Cop who shot Walter Scott prepares his defense

Back when Officer Michael Slager was filmed shooting an unarmed and fleeing Walter Scott repeatedly in the back I concluded that, absent additional evidence to the contrary, we had found one of the rare “bad apples” in the law enforcement community and he would most likely have to pay for his deed. Granted, there were complicating factors in the case. While the encounter began over something beyond trivial (a failed light bulb) the situation quickly escalated. Scott resisted arrest and fled the scene. By the officer’s account, he did grab for Slager’s taser at a minimum and possibly his gun. But when the skirmish was concluded he had failed to secure either weapon and was jogging slowly away showing no signs of being armed when the shooting went down, only to be later aired in endless repetition across the cable dial.

Slager was later placed under arrest and scheduled to stand trial. That date is approaching and the former officer is releasing some details of the defense he plans to mount.

The South Carolina police officer who shot and killed Walter Scott after he turned and ran says an infamous video does not show the whole story of what happened on the morning of April 4 — and he says the truth will come out.

“Just that three seconds of the video came out. And everybody thought I was racist, and I just got out of my car and just shot him in the back for no reason,” Officer Michael Slager told NBC News in a Skype interview from jail.

“That’s what makes me upset is that nobody knows what actually happened,” he said. “But now it’s gonna come out.”

The comments came as his lawyer outlined a defense: Slager didn’t know Scott was unarmed, felt threatened, and made a quick decision to shoot because he believed Scott might pull a gun and shoot him first.

Beyond the description of his state of mind, Slager goes on to claim that the evidence from the scene will show that Scott’s DNA was found on both his service weapon and his taser. That adds a bit of a twist to the case, though I’m not sure precisely how much impact it would have absent some new video which was never shown to the public. Obviously there was much public debate over whether Scott had actually tried to seize the taser or if Slager just tased him at a distance. DNA would go a long way toward supporting at least that part of his description of the events.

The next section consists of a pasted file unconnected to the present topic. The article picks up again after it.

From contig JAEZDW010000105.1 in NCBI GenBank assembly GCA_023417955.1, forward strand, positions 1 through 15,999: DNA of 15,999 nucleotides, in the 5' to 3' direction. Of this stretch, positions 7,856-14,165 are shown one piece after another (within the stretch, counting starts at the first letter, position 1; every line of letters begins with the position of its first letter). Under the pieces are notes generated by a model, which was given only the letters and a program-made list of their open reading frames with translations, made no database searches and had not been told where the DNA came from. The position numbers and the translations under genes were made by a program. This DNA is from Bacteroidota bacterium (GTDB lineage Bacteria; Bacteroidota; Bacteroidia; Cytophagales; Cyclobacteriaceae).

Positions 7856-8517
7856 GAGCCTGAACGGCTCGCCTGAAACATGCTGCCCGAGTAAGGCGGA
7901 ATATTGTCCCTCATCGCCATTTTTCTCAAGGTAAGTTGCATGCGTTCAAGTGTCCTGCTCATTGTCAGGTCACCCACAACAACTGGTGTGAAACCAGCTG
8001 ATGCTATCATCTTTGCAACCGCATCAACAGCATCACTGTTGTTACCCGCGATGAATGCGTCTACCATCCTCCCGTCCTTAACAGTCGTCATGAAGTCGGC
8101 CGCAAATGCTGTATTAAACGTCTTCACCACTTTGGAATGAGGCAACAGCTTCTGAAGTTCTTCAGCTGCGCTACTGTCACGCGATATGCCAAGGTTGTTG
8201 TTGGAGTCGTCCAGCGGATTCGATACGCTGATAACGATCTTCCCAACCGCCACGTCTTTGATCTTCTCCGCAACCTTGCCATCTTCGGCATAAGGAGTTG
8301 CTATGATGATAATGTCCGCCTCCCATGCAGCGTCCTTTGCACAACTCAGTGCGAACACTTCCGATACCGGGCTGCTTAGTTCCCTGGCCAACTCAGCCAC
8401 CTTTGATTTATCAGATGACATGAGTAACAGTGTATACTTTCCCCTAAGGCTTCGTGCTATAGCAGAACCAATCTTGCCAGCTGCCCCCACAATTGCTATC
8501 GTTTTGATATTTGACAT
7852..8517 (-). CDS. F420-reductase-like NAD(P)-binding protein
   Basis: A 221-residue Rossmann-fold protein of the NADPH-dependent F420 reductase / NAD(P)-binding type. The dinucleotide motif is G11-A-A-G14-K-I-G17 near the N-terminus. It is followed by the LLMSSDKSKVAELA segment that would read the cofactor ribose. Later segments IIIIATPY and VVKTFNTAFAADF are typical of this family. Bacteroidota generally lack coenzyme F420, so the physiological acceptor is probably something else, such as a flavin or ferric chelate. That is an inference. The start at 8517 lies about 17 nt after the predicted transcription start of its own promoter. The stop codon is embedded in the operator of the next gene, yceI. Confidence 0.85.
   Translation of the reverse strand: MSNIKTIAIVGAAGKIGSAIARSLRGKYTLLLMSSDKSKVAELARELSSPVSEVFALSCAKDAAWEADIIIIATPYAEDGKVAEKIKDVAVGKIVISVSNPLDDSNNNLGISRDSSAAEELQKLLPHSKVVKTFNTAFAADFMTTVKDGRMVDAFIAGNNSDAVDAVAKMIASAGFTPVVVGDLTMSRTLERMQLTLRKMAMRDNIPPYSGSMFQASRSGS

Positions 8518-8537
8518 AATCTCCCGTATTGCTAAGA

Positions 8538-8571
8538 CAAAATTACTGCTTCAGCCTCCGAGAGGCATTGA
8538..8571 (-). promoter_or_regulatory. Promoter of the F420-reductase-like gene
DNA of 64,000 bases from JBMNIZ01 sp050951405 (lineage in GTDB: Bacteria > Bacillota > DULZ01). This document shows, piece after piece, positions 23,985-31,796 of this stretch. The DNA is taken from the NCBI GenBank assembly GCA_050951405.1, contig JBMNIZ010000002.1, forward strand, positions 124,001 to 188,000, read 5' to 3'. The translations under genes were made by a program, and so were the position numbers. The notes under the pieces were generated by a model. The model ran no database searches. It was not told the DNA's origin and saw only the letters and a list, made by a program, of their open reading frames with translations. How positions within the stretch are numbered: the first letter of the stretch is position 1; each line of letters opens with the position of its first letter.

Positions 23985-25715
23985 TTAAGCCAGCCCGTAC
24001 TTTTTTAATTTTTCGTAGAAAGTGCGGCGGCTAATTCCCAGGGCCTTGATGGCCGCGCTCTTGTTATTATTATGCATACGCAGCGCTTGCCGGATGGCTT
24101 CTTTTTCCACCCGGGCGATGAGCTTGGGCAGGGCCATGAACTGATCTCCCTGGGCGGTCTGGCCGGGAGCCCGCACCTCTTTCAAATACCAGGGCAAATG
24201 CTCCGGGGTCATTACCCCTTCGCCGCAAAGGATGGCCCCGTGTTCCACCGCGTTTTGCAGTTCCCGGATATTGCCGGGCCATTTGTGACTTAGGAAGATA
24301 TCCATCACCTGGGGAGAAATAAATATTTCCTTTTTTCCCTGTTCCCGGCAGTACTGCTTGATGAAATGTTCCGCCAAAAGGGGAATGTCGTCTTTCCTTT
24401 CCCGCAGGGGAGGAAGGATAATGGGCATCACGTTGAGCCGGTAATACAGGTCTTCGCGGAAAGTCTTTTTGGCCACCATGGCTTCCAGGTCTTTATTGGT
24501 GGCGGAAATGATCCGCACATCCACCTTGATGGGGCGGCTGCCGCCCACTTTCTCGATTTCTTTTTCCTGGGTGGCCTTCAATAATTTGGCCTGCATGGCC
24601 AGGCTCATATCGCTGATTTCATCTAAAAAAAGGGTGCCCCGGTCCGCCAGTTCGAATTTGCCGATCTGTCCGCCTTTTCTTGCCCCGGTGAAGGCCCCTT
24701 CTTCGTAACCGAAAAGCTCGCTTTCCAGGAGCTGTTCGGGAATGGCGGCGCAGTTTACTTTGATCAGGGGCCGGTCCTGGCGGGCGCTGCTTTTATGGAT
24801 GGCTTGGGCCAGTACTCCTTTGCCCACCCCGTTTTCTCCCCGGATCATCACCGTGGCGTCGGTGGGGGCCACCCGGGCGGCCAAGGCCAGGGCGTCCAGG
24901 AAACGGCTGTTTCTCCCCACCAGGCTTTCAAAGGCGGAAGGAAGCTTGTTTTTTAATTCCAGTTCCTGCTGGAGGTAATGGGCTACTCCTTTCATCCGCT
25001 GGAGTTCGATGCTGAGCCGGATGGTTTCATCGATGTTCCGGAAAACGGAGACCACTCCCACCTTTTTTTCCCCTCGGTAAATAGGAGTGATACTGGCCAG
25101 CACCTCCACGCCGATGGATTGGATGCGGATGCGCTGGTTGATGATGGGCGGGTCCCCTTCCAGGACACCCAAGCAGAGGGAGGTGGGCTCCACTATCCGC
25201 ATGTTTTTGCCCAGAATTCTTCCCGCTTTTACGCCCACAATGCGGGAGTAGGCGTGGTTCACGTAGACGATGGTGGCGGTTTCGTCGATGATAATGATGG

But does that really alter the ending to the ill fated encounter in the eyes of the jury? If we assume that Scott was trying to grab Slager’s weapons that certainly adds one more item to the list of things that Scott did wrong – criminally wrong in several cases – during the encounter, but he still failed to take charge of the weapons and fled without them. Slager seems to be making the case that he was still afraid that Scott was armed and might have turned around and shot him, so he took the preemptive shots (plural) to avoid being killed.

Again, assuming that there are no new bombshells to come in terms of evidence presented by the defense, I don’t see that swaying the jury all that much. If I’m the prosecutor in this case I’m going to be asking the jury to consider how reasonable that fear of another weapon would have been. If Scott were armed and they had already gotten down to close quarters combat, why make the attempt to steal Slager’s gun? If Slager is holding a taser and you’ve got a few feet between you, wouldn’t you just draw your own weapon and fire then? Also, the accuracy for most people with a handgun (particularly while running) goes down exponentially as the distance increases. Why would a rational observer think that Scott would have attempted to jog fifteen or twenty feet away, only then turning around to draw his weapon and fire?

Then there’s the inconvenient item about Slager moving the taser from where it fell to place it near Scott’s body, compromising the crime scene before backup could arrive. That seemed pretty clearly established on the video and it will probably go a long way for the prosecution in showing that Slager was a bad actor in these events. (It’s always the cover up which gets you more than the crime, particularly if someone films you covering it up.)

Slager is innocent until proven guilty and needs to have his day in court. That’s a given. But if this is the defense that he’s going to present, I think he has an uphill battle in front of him. I also find myself wondering if his attorney gave a thumbs up to this jailhouse interview he did. That just seems like poor strategy, and if you were going to tip your hand in advance you’d probably be better off letting the lawyer do it.

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